Are you still waiting for the smart home revolution to truly kick in? You’re not alone. In the world of connected homes, one technology was supposed to be the unifying force we were all waiting for – Matter.
However, as its latest update, Matter 1.2, rolls out with support for an array of home appliances, you might be wondering if it really matters for your smart home. Let’s delve into what Matter 1.2 brings to the table and whether it’s time to consider making the switch.
The Matter 1.2 Update
Matter 1.2 is here to bridge the gap between your smart home devices and make your life easier. This updated standard now supports nine new device types, including refrigerators, air conditioners, robot vacuums, air quality sensors, and smoke and carbon monoxide alarms. But what does this mean for your daily life?
Imagine being able to remotely start your laundry cycle or having your robot vacuum kick into action the moment it senses the air is getting dusty. These are the practical applications of Matter 1.2. It’s all about simplifying your routines and enhancing the convenience of your smart home setup.
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Connectivity Standards Alliance’s Promise
Matter 1.2 is part of the Connectivity Standards Alliance (CSA) initiative, and it’s just the second of the bi-annual updates promised by CSA. What sets Matter apart is its open-source nature. It’s a standard that relies on the collaboration of companies and makers of smart home gadgets to propagate its adoption.
The CSA believes that the open-source SDK will encourage manufacturers to improve upon the existing tools and foster innovation. While this market-driven approach holds potential, the real question is, are companies embracing it wholeheartedly?
The Slow Adoption of Matter
If you’re like many smart home enthusiasts, you might be wondering why the adoption of Matter has been slower than expected. During CES 2023, it appeared that this year would be dominated by devices upgraded to be Matter-compatible. However, the reality has been quite different.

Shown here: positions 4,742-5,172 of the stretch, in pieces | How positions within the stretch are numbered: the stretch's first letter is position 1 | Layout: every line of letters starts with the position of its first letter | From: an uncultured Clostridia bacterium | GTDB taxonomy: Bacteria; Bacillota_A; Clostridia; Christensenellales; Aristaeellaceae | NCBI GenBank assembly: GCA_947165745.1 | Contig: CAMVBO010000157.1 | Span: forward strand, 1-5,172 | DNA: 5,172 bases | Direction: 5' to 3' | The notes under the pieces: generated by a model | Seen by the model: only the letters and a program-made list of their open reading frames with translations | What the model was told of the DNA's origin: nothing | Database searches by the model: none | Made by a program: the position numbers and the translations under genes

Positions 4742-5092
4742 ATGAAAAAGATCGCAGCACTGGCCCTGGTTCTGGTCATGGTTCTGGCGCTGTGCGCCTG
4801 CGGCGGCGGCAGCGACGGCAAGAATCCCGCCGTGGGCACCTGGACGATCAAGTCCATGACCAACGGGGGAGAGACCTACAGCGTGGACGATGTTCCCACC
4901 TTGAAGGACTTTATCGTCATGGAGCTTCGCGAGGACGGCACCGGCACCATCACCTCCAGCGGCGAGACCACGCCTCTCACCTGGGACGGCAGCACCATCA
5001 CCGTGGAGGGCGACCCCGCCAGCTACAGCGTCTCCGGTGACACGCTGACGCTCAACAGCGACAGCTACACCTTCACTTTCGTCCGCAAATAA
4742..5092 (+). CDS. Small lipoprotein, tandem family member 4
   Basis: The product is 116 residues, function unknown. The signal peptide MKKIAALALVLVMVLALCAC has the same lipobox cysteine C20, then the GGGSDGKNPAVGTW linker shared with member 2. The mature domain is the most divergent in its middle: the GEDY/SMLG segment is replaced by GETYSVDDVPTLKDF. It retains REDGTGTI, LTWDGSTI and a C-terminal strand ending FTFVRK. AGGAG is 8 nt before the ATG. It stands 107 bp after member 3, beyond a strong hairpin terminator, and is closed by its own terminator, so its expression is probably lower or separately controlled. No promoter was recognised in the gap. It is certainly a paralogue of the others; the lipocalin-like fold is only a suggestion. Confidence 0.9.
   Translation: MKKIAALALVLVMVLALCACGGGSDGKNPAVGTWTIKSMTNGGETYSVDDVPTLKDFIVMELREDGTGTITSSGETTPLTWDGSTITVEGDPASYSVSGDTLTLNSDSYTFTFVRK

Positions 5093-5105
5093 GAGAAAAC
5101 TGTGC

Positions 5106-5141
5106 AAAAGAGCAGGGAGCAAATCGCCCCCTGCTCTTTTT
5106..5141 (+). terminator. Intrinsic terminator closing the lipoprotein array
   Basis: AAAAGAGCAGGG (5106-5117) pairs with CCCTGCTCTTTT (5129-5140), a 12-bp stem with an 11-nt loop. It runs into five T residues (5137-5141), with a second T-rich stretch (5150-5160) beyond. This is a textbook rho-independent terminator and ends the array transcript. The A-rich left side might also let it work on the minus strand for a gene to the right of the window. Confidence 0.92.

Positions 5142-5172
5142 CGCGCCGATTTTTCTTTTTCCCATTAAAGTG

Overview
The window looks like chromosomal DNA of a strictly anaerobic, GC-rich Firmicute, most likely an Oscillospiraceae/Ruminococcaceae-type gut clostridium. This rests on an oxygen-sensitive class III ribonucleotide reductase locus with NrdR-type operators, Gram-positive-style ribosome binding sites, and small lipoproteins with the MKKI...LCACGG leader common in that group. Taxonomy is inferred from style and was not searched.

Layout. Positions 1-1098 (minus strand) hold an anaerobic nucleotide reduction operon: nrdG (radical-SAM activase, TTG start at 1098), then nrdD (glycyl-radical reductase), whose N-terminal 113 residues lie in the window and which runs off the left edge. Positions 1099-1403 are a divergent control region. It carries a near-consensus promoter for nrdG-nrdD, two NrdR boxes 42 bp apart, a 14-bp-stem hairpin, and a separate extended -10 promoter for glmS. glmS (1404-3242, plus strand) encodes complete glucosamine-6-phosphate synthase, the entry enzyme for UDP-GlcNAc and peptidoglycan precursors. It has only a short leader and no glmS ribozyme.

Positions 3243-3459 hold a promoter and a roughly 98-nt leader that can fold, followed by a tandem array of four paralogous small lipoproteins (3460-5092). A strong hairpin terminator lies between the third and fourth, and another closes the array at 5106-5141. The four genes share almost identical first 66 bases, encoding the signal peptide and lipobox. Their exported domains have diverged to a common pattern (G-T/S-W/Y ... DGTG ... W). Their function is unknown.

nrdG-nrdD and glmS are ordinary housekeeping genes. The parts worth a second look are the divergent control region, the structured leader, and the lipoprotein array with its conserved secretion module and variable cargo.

Stacy Higginbotham, a well-known figure in the Internet of Things community, pointed out a possible reason behind Matter’s slow ascent. It might not be the standard itself that’s struggling but rather the vendors who are not promoting it adequately. According to Higginbotham, many vendors have been rolling out support for Matter in an uneven manner.
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Is There a Rush to Make Matter Matter?
The big players in the smart home industry – Google, Amazon, Apple, and even Samsung with SmartThings – have not shown an urgent interest in adopting Matter 1.2. When The Verge asked these companies about their plans, their responses appeared lukewarm at best. It seems like they are in no hurry to embrace Matter.
So, what does this mean for you and your smart home? While Matter 1.2 has introduced exciting possibilities, the slow adoption and lack of enthusiasm from industry giants might make you reconsider your plans. If you’re like many users who have already established a comfortable and functional smart home ecosystem, there might not be an immediate need to switch to Matter.
In the end, Matter’s success might hinge on the willingness of companies to promote it and bring it into the mainstream. Until then, it’s up to individual users to decide whether Matter 1.2 adds enough value to their smart home experience.
The smart home landscape is constantly evolving, and the future of Matter remains uncertain. For now, the choice is yours – to Matter or not to Matter.